33.7 Any member, in Council Meetings, immediately before or after a vote is taken, may require a recorded vote to be taken on the question concerned. Recorded votes shall not be permitted in Committee Meetings.

33.8 When a recorded vote is permitted and required, the Chair shall pose the question and the Clerk will call for those members in favour to rise, at which time the Clerk shall record the name of each Member standing and his vote in favour, and upon completion of the recording, the Clerk will call for those members opposed to rise, at which time the Clerk shall record the name of each Member standing and his vote in opposition. On the appropriate form, the Clerk will also record the number of Members absent and/or abstained.

33.9 On a recorded vote, a failure to vote by a member who is present at the meeting at the time of the vote and who is qualified to vote shall be deemed a negative vote.

The Standing committees report to Council where just about everything is rubber stamped. Many council meetings take less than half an hour. The Mayor has a tendency to race through the meetings – one was pretty close to less than 15 minutes in length.
Public meetings are not the Mayor’s strength.

Meed Ward H&S profile

Ward 2 Councillor Meed Ward asked for more than seven recorded votes at the most recent city council meeting.

In February of 2013 city council decided that recording all the votes wasn’t necessary Here is the comment made at that time.
“With respect to recorded voting at standing committee meetings, members of Council on the review team expressed differing viewpoints. Acknowledging that recommendations from committee are intended to be a preliminary position on a matter, it was felt that recording a member’s vote at that stage of deliberation could inhibit a member from changing his or her position later at Council should new information become available.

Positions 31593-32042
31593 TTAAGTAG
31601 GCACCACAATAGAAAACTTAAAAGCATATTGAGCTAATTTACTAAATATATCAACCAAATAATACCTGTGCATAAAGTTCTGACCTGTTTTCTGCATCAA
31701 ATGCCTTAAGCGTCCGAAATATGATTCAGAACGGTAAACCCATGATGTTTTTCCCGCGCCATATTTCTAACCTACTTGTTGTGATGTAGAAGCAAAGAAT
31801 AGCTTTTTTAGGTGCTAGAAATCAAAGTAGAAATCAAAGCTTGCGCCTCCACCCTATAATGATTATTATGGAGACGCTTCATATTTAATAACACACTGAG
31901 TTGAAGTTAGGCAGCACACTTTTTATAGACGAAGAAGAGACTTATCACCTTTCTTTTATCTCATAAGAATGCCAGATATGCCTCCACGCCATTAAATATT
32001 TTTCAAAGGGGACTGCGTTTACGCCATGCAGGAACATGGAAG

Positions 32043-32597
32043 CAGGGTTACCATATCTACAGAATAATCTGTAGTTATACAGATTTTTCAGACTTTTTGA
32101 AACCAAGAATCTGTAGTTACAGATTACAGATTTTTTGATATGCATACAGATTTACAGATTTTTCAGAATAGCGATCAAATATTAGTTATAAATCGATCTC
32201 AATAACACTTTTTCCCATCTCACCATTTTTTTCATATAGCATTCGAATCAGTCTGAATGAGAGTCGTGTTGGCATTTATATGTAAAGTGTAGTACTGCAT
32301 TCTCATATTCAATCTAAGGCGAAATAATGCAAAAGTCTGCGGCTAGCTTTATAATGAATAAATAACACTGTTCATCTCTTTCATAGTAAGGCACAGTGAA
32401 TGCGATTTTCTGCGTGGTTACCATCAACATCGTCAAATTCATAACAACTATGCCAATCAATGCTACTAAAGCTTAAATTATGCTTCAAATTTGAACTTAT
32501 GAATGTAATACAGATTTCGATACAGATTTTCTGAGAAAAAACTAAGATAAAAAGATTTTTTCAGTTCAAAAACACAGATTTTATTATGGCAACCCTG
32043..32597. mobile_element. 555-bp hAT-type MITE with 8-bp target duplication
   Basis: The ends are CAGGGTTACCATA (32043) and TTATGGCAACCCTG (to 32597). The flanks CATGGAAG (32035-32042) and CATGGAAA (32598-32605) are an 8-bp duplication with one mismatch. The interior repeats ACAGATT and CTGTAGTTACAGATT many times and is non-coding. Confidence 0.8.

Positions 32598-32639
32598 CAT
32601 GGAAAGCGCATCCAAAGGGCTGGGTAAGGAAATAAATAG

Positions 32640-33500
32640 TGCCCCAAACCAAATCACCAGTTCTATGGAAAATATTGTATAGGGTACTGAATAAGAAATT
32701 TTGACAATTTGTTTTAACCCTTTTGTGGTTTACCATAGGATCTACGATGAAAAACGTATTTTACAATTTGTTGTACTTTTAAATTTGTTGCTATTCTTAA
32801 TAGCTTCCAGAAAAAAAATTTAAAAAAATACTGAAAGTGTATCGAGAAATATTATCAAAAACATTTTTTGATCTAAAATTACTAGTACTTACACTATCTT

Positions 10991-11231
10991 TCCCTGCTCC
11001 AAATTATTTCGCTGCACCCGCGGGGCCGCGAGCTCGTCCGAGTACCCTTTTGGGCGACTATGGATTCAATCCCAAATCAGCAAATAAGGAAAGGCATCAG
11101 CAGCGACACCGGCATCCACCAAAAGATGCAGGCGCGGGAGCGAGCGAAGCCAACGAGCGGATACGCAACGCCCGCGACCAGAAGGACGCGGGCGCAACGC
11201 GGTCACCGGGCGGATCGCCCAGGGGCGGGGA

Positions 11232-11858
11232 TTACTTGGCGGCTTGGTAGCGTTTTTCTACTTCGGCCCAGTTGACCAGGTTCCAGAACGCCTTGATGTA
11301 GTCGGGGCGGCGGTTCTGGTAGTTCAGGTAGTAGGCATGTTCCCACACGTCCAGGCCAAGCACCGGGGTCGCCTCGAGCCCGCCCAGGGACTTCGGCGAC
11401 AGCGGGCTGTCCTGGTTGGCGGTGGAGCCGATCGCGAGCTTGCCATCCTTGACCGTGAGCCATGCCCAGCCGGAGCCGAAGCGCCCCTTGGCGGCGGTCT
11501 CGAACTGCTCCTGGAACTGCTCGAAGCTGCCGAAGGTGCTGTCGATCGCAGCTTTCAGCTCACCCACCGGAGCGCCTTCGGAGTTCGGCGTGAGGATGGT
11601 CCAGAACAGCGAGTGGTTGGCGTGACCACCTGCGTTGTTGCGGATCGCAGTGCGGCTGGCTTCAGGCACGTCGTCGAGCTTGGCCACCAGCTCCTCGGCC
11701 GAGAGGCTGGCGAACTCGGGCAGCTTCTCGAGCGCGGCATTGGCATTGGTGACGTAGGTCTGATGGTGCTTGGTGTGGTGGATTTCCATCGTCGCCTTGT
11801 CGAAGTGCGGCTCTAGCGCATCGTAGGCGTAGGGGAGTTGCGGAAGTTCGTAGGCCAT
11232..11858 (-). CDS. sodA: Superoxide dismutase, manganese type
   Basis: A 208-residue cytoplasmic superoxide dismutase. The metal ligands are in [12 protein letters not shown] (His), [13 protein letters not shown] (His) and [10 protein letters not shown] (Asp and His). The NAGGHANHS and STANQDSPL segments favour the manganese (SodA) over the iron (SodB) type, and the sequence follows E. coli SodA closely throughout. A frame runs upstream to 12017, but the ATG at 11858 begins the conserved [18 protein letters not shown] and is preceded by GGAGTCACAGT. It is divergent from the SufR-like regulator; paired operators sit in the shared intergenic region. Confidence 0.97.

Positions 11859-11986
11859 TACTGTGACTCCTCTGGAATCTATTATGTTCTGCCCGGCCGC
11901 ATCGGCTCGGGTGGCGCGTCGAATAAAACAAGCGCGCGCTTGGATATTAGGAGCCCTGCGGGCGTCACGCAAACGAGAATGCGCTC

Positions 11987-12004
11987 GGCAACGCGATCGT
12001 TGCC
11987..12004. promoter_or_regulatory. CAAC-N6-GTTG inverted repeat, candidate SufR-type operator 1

“It was also noted that recorded voting would slow the transaction of business at committee meetings. As the review team did not have consensus on the matter, a recommendation on recorded voting is not included within this report and would require direction from Council. Nonetheless, the sentiment of the review team was that if recorded votes were to be permitted at Committee, these would be restricted to the main motions (and main motions as amended) but would not be applied to amendments themselves or any secondary motions tabled.


Partial view of the Board of Education screen that shows how trustees voted.

The Halton District Board of Education bought an electronic system a number of months ago that is close to perfect. There is one Burlington trustee who gets confused when it comes to determining which button to press but other than that it works very smoothly.

When there is a vote the school board chair turns on the voting system and lights show up. When all the trustees have voted all the light go out – the chair then presses a button and they know in an instant who voted which way.

The system was provide by Hamilton Audio Visual – who will hopefully let the city know what they can do them

We elect our members of council democratically and have a right to know how they vote on every issue. Many council members aren’t very keen on letting the public know how they vote at Standing Committee meetings. They forget that deciding what they are directing staff to do is not about them – it is about the people who pay the taxes – and that would be you.


Sharman asks for recorded votes on everything at a council meeting

Past debates on voting at city council


Return to the Front page